Employers are offering creative perks to attract and retain today’s workers.
Plus all the HR resources you need to be more efficient and effective this fall!
Prepare for your exam with the guidance of a SHRM-certified instructor in Boston, Oct. 24-26.
September 27 - 28.
For most people losing a job is a devastating experience. Not finding one right away is even more discouraging, but the sooner you get started looking and the more dedicated you are, the more likely your search will be a positive experience.
The Society for Human Resource Management (SHRM) is the largest HR association in the world, with more than 275,000 members. Our members, HR professionals in organizations representing all sizes and industries, recognize that as a result of the years-long economic downturn, an unprecedented number of Americans have been unemployed for six months or more.
We are educating our members on how to review their organization’s hiring procedures to ensure they do not intentionally or inadvertently give less consideration to certain job candidates based solely on their unemployment status. Nevertheless, having a resume with gaps in work history can pose a challenge for the job seeker. This challenge is not insurmountable, and SHRM members offer the following advice to help you, as a job seeker, put your best foot forward.
Step 1: Approach your job search as though it WERE your job
If you are feeling stuck, seek out groups of people who are in the same situation. Many community centers, religious entities and other organizations host meetings for job seekers. It may help you to discuss your efforts with others.
Step 2: Stay active by engaging in productive activities
Find activities to show that you are still engaged in your community and focused on gaining skills and qualifications. Activities also fill time on your resume, showing employers that you haven’t been stagnant since you left your previous position.
Personal Development or Professional Development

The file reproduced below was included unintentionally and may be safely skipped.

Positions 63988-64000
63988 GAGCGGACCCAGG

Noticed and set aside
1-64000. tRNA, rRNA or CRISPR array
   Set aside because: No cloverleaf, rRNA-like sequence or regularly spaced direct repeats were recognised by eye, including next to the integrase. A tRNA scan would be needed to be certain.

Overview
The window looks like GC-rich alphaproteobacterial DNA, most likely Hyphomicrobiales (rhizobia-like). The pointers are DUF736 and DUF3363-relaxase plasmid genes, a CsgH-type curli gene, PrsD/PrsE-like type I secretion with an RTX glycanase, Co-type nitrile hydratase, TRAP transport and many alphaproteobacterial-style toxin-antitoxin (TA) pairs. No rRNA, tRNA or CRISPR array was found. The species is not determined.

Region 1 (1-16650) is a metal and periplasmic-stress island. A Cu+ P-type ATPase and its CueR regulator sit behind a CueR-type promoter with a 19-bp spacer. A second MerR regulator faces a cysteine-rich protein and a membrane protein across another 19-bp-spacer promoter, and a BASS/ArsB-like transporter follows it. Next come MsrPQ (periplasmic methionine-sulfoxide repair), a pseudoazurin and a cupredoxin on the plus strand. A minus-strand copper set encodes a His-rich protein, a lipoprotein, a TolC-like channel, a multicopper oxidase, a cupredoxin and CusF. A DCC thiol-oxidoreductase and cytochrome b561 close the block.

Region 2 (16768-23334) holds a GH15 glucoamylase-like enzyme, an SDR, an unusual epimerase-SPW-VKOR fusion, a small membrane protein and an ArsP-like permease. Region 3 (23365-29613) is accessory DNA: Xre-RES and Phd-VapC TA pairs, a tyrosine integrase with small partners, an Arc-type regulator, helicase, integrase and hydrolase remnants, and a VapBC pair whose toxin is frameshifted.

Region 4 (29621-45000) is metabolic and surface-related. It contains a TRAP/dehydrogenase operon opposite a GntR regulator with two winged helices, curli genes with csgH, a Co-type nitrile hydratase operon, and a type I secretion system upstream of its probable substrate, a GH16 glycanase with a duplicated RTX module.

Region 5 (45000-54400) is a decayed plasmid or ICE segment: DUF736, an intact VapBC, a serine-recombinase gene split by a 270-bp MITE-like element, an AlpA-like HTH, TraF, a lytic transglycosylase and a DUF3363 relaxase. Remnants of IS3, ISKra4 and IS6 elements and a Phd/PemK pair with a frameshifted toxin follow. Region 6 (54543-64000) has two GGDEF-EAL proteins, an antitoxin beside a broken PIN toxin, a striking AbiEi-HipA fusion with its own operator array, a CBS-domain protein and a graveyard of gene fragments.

Development Through Volunteer Engagement
Volunteering can involve much more than planting trees and painting buildings; it’s also a great way to learn new skills. You can design a website, organize an event, write letters on behalf of the organization or have any variety of other responsibilities.
Step 3: Update and revise your resume
Step 4: Network, network, network
Networking is still the most effective way to find out about jobs. Prepare your “elevator speech,” in which you describe your skills and career goals in two minutes. Preparing ahead helps you take advantage of opportunities to talk, at a moment’s notice, with someone who may be in a position to help you.
Reach out to family, friends, neighbors and associates.
Use online sites, including LinkedIn.
Reach out to employers that interest you.
Look for local nonprofit or government organizations that can help you with your job search.
Never pay an organization to find you a job—most likely it is not a legitimate business.
Step 5: Become More Technologically Proficient
Step 6: Prepare for your future interview
Online Resources for the Job Seeker
www.shrm.org/workforcereadiness –SHRM developed this webpage to house information about workforce readiness and long-term unemployment. Information on this site can give you a better understanding of how HR professionals view these issues.
AARP resources–AARP’s job seeker page is a good place to start for anyone looking for a job, although their language is tailored for an older crowd.Resources include cover letter tips, using LinkedIn, career planning for older workers, and advice on how to start your own business.
Career One Stop– This federal government site hosts a variety of services including searches for short-term training opportunities, resume guides, and other resources with coordinating agencies. The site also has a section dedicated to people who lost their jobs, providing information on unemployment benefits, family support, and job centers in various locations.
Idealist.org – Home to over 12,000 volunteer opportunities, Idealist.org can be used to search for community-based volunteer jobs.The site allows you to search through thousands of job openings, internships, events, organizations, and over 500,000 personal member profiles.
LinkedIn Groups – The LinkedIn Groups Directory lists over 13,000 groups available to LinkedIn users.After creating a LinkedIn profile, joining groups that fit your interests is one way to stay current with relevant news and connect with like-minded professionals.
Monster.com Advice – With hundreds of articles on topics ranging from industry hiring trends, to interview tips for unemployed workers, Monster provides information on every step of the search-to-hire process.
SimplyHired.com/advice – Like Monster.com, SimplyHired provides hundreds of articles on various aspects of the job search, job trends, career advice and resume tips.
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